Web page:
Cuckoo bees sneakily lay their eggs in the nests of other bee species, after which their newly hatched prodigies kill the host egg or larva, and then feed on the stored pollen. The host, a solitary bee, never knows anything is awry. Nine new species of these clandestine bees have been found hiding in collections and museums across North America by York University PhD Candidate Thomas Onuferko, as well as another six unpublished in a decades old academic thesis.
More closely resembling wasps in appearance, cuckoo bees lack the typical fuzzy look usually attributed to bees as they don’t need those hairs to collect pollen for their young. Although not much is known about them, cuckoo bees are named after cuckoo birds which exhibit the same cleptoparasitic behaviour.
There are now a total of 43 known cuckoo bees in the genus Epeolus (pronounced ee-pee-oh-lus) in North America, many of which go unnoticed hovering low to the ground in backyards or “sleeping” on leaves, as they don’t have nests of their own. They are only 5.5 to 10 mm in length, smaller and rarer than the polyester bees whose nests they invade.
“It may seem surprising to some that in well-researched places like Canada and the United States there is still the potential for the discovery of new species,” says Onuferko of the York University’s Faculty of Science. “People have been aware of a few of the new species that I’m describing, but they’ve never been formerly named. There is a whole bunch of other species, however, that no one knew about.”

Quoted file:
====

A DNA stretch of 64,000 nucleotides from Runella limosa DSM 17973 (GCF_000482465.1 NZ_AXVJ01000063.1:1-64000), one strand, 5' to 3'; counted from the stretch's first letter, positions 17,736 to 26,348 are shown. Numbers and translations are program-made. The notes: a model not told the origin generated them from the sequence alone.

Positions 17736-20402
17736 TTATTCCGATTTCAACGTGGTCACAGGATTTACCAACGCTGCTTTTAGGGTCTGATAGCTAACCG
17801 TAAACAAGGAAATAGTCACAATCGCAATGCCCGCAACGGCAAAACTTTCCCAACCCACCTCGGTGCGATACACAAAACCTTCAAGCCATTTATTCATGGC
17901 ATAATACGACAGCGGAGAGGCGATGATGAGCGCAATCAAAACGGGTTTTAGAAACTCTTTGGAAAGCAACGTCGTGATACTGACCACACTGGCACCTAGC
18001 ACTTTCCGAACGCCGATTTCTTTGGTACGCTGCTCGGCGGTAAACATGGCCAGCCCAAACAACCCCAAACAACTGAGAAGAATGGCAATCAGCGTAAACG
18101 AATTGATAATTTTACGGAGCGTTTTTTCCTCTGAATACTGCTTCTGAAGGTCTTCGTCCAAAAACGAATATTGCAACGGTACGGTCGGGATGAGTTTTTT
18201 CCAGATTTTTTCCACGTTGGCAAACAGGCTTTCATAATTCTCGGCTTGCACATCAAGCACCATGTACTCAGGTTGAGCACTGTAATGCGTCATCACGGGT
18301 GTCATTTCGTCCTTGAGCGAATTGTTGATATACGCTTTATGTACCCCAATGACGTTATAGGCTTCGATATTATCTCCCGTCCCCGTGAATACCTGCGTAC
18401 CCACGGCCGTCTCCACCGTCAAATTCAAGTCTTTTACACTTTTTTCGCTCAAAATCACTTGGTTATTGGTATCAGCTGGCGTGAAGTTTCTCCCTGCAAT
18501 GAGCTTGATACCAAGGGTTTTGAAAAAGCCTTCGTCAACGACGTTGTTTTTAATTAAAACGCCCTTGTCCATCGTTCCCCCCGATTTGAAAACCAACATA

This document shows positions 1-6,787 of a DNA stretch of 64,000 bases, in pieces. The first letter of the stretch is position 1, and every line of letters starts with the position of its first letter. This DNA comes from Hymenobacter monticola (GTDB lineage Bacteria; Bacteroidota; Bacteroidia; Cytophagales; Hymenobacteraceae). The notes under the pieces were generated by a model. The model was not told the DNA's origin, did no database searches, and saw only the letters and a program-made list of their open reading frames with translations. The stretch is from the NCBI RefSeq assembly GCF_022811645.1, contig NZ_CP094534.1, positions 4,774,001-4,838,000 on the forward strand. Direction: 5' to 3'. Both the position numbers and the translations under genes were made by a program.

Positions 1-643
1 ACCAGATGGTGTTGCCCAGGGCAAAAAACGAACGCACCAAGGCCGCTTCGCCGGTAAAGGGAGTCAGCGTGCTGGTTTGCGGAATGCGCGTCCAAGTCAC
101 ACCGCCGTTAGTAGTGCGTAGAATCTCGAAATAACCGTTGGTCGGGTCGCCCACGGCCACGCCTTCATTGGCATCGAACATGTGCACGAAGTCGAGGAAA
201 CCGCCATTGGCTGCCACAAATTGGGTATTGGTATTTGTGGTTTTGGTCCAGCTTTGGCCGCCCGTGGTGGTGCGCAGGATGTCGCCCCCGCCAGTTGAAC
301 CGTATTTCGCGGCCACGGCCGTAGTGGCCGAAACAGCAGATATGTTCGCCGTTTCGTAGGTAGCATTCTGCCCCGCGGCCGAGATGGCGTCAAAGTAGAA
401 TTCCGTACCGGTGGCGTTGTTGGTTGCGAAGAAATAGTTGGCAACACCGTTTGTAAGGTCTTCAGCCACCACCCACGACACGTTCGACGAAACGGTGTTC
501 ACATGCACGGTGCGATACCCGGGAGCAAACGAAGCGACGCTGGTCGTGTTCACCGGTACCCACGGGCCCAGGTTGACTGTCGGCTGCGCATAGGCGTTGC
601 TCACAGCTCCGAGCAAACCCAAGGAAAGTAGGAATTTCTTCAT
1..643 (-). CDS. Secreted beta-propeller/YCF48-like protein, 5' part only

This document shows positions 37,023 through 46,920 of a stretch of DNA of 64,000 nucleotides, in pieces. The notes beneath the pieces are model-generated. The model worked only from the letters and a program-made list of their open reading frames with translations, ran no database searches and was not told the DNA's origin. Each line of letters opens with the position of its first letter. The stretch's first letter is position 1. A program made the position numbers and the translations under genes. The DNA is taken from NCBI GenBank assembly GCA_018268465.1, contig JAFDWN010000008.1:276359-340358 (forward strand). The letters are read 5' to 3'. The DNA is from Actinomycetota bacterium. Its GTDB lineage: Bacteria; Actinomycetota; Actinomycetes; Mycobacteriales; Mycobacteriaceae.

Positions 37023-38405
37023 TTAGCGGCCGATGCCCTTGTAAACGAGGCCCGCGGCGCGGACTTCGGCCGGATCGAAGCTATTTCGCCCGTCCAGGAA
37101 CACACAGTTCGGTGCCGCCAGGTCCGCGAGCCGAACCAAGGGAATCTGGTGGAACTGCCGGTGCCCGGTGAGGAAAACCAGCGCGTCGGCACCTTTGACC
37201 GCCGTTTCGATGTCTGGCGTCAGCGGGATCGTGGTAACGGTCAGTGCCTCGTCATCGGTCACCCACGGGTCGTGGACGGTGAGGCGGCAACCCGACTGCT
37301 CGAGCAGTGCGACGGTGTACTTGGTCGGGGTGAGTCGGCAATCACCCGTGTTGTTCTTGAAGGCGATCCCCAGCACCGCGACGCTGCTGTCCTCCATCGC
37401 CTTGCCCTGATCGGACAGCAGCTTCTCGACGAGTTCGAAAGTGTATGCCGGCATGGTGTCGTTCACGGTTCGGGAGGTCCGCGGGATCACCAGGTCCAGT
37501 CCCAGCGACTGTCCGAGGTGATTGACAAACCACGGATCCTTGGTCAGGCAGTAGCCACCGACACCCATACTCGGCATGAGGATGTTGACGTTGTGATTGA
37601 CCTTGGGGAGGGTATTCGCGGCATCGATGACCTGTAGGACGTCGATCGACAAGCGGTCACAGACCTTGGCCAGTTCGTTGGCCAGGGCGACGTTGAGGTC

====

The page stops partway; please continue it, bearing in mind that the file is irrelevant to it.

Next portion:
Part of the reason it’s taken so long to identify these new cuckoo bees is that they are small, uncommonly collected and can be difficult to tell apart. Onuferko visited collections across North America and had specimens sent to the Packer Lab at York University for examination.
Many of the newly described cuckoo bees, including one Onuferko named after well-known British broadcaster and naturalist Sir David Attenborough—Epeolus attenboroughi, possess very short black, white, red and yellow hairs that form attractive patterns.
Onuferko named another cuckoo bee after York University bee expert and thesis adviser Professor Laurence Packer—Epeolus packeri.
Where did the name “epeolus” come from? Onuferko thinks it’s likely a diminutive of Epeus/Epeius, the name of the soldier in Greek mythology who is attributed with coming up with the Trojan horse war strategy.
All 15 new species are now formally described, which will allow other researchers and bee enthusiasts to keep a lookout for them.
Reprinted from York University news release.